ADS-B Demand: Like Rush Hours at Starbucks

That’s a good analogy for the looming last-minute ADS-B equipage rush, less the satisfaction of a fresh espresso. Ric Peri, my go-to at the Aircraft Electronics Association for anything related to the ADS-B equipage mandate, reminded me that the last-minute long lines will be because buyers haven’t been motivated to spend money on gear that might not add functionality to the aircraft. Expecting otherwise is unrealistic. Peri’s finger has been on the ADS-B mandate pulse since day one and without exact numbers, he estimates that roughly half of the fleet is mandate compliant. If I read his body language, Peri doesn’t see a real solution for the growing install backlog as a result, even handing over some installations to A&P mechanics.


While the concept is nothing new, that’s what uAvionix is doing with its Qualified Installer Mobile Installation Network, inviting repair shops and mechanics with IA (Inspection Authorization) credentials to sign up for prioritized support, product training and discount pricing on the product. It’s similar to what Dynon is doing by adding an IA to the STC for its Certified-series Skyview integrated avionics. On the surface, it’s a logical approach to spreading the install demand. Like most major mods, ADS-B installations can be signed off by either A&P mechanics who hold a valid IA or certificated Part 145 FAA Repair Stations, which most avionics shops are.

As we’ve been reporting, not all, but many, of the uAvionix Beacon-series ADS-B installs can be accomplished in around one hour, although strobe installs will take longer. At a $110 per-hour labor rate, that’s easy math to swallow, although shops are flat-rating some installs, based on the wiring and wingtip design. For basic interfaces, the retrofit might be one of the easiest tasks on an IA’s to-do list. It might take longer to prepare the return-to-service paperwork.

uAvionix company President Christian Ramsey called it straight, saying uAvionix “recognizes the potential for supplemental capacity and income.” Simple-it sells more units, A&Ps get more work. The skyBeacon, which recently earned an FAA TSO, is priced at $1849 and is shipping from a backlogged inventory. In addition to rule-compliant ADS-B Out, the product has an LED strobe and LED navigation light. The ad propaganda says mounting the device is done in under 10 minutes, for wingtips that accommodate a drop-in-place install. After eyeballing the install data, it really is simple stuff.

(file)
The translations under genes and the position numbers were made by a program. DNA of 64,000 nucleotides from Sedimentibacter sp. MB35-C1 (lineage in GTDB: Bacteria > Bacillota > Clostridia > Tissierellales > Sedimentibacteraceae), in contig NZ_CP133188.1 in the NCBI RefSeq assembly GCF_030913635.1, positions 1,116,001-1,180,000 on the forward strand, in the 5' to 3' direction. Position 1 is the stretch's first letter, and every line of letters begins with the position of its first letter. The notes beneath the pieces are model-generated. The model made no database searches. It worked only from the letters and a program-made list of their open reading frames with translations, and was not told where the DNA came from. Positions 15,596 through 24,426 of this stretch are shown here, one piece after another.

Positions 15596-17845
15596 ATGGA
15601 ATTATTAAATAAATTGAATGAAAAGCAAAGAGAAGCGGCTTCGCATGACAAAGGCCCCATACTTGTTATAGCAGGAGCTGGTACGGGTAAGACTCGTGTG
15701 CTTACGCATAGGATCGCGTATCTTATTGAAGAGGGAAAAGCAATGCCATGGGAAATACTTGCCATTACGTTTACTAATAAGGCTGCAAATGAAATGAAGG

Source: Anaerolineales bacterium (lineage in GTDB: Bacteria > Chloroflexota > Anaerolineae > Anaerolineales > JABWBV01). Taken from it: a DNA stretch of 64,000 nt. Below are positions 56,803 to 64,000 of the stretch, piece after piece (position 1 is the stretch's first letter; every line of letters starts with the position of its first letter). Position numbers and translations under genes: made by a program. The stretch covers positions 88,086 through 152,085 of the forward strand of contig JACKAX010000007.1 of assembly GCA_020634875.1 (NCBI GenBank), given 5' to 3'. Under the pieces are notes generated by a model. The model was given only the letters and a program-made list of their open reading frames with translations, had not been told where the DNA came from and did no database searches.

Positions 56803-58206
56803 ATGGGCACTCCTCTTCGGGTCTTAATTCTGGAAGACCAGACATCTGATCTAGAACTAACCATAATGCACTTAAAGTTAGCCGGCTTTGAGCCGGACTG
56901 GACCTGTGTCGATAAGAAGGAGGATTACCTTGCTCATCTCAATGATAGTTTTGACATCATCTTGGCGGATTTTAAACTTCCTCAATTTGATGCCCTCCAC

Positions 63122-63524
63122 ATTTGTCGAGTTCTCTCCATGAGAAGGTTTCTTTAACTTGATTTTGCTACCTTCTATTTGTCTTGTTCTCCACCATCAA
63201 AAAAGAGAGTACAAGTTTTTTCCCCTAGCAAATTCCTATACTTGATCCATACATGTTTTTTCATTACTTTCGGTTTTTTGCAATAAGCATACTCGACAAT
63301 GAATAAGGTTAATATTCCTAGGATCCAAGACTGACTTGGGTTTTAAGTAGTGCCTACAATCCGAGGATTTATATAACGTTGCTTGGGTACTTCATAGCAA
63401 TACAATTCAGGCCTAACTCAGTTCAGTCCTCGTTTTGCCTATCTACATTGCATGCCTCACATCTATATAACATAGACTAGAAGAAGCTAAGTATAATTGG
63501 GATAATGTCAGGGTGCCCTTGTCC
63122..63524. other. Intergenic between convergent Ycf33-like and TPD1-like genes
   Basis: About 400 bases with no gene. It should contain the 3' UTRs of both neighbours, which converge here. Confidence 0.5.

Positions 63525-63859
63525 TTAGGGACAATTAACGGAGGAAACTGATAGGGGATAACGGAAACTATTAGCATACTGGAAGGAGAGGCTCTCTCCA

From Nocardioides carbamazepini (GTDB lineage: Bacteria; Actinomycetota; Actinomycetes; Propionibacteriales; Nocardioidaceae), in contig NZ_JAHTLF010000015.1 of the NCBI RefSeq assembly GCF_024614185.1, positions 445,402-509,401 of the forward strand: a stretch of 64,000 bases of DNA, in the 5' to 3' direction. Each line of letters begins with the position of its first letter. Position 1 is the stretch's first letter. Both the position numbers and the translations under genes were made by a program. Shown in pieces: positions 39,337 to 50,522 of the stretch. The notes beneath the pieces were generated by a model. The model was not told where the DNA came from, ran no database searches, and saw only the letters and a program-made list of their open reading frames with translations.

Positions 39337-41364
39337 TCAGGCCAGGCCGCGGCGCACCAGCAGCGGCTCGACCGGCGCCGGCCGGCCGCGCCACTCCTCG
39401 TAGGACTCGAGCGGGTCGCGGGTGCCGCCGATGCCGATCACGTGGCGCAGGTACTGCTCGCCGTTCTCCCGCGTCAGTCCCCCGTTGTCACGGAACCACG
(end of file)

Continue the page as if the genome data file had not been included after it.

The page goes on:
For others, like a wide variety of single-engine Cessnas, uAvionix sells optional wingtip adapters. For a Skylane, it’s priced at $100. Thinking ahead, uAvionix included the optional fairing in the skyBeacon’s STC manual to avoid additional approvals. uAvionix said it will publish a directory of associated installers on its webpage.

Someone recently asked if I thought the concept of manufacturers opening up avionics installations to A&P mechanics is the new trend, but I don’t think it is for the majority of existing modern interfaces. Not unless manufacturers are willing to offer training and priority support, just as uAvionix is promising with its proposed non-avionics-shop install network. Still, if you’re contemplating having a mandate-compliant ADS-B system installed by an A&P, caveat emptor. The installation will still need to be tested and if it’s a 1090ES transponder, it will require an FAR 91.413 ATC transponder test and inspection. Don’t be surprised if the installer sends you to an avionics shop to have that accomplished because the majority of A&P/IA mechanics don’t have the necessary test equipment to do the check.

Last, AEA’s Ric Peri made a good point that without some training, not all A&Ps will be qualified to do an ADS-B install. Buyers should select them carefully.

Editor in Chief Larry Anglisano has been a staple at Aviation Consumer since 1995. An active land, sea and glider pilot, Larry has over 30 years’ experience as an avionics repairman and flight test pilot. He’s the editorial director overseeing sister publications Aviation Safety magazine, IFR magazine and is a regular contributor to KITPLANES magazine with his Avionics Bootcamp column.